January 21st, 2009
05:01 PM ET

Obama Inaugural Parade Walk: Brave or Foolish?

ALT TEXT US President Barack Obama and his wife Michelle wave to supporters as they walk along Pennsylvania Ave during the parade following his inauguration as the 44th president of the United States. (PHOTO CREDIT:ROBYN BECK/AFP/GETTY IMAGES)

From CNN's Jack Cafferty:

Most of them want to do it. Presidents during the inaugural parade often like to be outside the confines of their bulletproof, bomb proof, everything-proof limousine the Secret Service lovingly calls "The Beast."

It gives them a chance to get closer to the people, who in many cases, have traveled far and endured a certain amount of hardship for the slight chance they'll get to see the President, up close and personal.

Jimmy Carter was the first to do this in 1977.

When the nation's new first couple exited the car yesterday, people began screaming and cheering along the parade route. It was like Elvis had suddenly appeared in the middle of Pennsylvania Avenue.

And while the Obamas appeared relaxed and enjoyed the interaction with the crowd, don't kid yourself. For the Secret Service, it was a very tense time. When he's exposed like that, they can't guarantee his safety.

You could almost hear the collective sigh of relief when our new President decided to return to the safety of the presidential limousine.

Barack Obama lives inside the Presidential bubble now, and he doesn't have the freedom he enjoyed prior to noon yesterday when he became the leader of the free world.

Here’s my question to you: Was it brave or foolish for President Obama to leave the limo and walk several blocks during the inaugural parade?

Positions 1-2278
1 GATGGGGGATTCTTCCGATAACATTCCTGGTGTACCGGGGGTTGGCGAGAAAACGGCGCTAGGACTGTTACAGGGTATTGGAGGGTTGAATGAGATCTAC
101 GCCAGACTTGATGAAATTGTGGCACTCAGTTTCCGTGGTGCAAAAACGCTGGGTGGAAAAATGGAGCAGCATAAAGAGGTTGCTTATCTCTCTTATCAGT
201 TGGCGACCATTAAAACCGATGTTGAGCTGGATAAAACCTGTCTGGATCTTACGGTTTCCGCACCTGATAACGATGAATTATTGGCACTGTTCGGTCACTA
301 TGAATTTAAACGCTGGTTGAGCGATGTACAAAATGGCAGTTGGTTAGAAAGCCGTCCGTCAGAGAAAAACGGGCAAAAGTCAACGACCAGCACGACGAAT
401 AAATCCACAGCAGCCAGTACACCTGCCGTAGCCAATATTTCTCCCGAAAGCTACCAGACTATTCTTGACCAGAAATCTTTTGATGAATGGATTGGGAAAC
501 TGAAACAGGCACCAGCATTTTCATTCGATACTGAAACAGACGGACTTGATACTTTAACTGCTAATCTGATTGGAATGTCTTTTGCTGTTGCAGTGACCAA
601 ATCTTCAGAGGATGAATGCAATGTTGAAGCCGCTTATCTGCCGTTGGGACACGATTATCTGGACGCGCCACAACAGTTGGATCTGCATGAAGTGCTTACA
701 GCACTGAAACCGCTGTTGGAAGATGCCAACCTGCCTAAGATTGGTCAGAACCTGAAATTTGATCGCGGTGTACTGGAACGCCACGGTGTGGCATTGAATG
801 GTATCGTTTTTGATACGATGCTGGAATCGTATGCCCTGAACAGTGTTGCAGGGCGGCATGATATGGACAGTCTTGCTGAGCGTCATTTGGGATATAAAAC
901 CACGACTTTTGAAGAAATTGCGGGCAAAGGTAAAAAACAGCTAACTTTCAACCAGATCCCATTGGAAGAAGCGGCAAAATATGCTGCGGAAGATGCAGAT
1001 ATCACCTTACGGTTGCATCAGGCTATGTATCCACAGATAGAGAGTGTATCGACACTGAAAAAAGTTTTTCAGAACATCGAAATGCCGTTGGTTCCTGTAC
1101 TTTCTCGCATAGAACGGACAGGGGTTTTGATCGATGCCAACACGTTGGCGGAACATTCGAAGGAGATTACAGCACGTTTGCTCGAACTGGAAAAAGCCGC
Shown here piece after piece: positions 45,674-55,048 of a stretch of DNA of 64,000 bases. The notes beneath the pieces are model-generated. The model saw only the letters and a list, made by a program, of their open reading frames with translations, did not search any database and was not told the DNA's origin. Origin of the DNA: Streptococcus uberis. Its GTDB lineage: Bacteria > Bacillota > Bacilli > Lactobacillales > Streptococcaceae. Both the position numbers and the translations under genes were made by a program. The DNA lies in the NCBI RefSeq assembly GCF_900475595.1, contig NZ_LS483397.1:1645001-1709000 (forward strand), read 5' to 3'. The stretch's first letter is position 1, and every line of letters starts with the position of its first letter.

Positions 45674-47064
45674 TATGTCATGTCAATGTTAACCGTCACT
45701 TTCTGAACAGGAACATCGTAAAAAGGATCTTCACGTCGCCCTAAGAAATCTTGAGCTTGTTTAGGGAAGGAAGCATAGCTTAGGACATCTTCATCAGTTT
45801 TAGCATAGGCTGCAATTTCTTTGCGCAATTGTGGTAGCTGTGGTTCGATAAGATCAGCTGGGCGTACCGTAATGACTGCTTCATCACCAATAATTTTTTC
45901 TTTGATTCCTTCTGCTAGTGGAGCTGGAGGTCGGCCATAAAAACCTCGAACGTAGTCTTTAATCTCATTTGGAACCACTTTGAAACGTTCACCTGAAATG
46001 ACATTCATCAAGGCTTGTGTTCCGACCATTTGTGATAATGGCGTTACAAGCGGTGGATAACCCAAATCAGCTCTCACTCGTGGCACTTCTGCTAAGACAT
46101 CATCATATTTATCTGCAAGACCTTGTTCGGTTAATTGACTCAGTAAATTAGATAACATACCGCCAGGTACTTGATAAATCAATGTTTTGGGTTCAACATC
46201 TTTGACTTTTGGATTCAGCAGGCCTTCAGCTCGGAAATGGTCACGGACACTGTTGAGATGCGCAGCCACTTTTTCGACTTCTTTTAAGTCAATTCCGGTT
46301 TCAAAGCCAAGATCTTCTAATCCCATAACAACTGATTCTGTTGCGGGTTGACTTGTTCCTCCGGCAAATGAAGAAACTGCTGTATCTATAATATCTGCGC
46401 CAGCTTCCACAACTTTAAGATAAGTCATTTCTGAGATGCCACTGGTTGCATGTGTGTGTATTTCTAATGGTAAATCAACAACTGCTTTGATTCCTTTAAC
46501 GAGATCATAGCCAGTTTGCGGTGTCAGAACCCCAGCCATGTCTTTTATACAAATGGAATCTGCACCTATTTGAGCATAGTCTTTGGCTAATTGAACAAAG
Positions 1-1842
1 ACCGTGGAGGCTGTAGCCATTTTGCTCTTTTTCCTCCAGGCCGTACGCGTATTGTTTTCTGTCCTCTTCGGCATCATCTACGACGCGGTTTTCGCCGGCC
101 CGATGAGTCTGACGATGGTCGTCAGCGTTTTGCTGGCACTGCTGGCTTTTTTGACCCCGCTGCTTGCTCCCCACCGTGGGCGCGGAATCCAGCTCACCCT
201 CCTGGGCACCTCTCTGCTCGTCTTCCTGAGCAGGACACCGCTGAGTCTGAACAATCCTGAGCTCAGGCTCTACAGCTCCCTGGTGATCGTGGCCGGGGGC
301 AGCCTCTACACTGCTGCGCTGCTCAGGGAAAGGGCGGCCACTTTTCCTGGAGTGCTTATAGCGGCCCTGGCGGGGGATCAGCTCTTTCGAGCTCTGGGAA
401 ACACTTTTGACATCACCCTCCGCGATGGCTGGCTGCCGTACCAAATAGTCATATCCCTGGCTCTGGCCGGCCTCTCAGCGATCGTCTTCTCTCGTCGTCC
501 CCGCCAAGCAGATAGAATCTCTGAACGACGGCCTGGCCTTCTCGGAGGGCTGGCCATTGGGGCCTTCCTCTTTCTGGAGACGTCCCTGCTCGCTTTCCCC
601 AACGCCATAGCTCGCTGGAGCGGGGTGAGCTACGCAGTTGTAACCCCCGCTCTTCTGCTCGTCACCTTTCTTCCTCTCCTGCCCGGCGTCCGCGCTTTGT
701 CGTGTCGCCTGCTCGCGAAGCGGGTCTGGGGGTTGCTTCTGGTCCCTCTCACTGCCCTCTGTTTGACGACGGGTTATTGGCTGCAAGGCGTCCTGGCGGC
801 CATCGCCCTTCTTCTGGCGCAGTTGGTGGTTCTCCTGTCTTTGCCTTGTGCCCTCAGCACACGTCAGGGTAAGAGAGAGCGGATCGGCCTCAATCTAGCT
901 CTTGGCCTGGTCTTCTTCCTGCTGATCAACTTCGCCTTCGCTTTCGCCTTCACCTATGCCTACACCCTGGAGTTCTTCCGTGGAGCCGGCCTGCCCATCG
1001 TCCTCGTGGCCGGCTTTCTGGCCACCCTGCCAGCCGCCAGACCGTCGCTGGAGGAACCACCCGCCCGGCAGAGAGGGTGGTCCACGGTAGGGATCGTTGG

Interested to know which ones made it on air?


January 21st, 2009
02:50 PM ET

Obama’s climb to President: What surprises you?

From CNN's Jack Cafferty:

My friend, CNN Contributor Donna Brazile, said the inauguration of the first African-American U.S. President is a day to rejoice. On CNN.com, she explains why President Obama succeeded where others before him have failed.

What surprises you the most?

Only four years ago, Barack Obama became the junior senator from Illinois. He was a virtual unknown.

Brazile, a Democratic strategist, believes the key to President Obama's success was that he did not run as a black candidate, unlike people like Jesse Jackson and Al Sharpton. He ran as a progressive Democrat.

Brazile points out that most people thought it would simply make the campaign trail interesting when Obama decided to run. No one expected yesterday's events to be the culmination of that decision.

But on a cold night in Iowa, Obama knocked off Hillary Clinton in arguably the whitest place in America, and it was game on. He won primary after primary including Georgia and Virginia, the former seat of the Confederacy. And in the general election, he mopped the floor with John McCain.

The American people didn't see a black man when they looked at Obama; they saw someone who held out hope for a better future for them and their families. It's all pretty amazing stuff.

Here’s my question to you: What surprises you most about Barack Obama's climb to the presidency?

Interested to know which ones made it on air?


January 19th, 2009
06:00 PM ET

Extravagant Inauguration: Does it send the wrong message?

From CNN's Jack Cafferty:

Barack Obama is hosting the party of a lifetime, and it seems that there's no penny pinching going on in spite of the recession.

US President-elect Barack Obama and his wife Michelle wave during yesterday's 'We Are One' concert, one of the events of Obama's inauguration celebrations.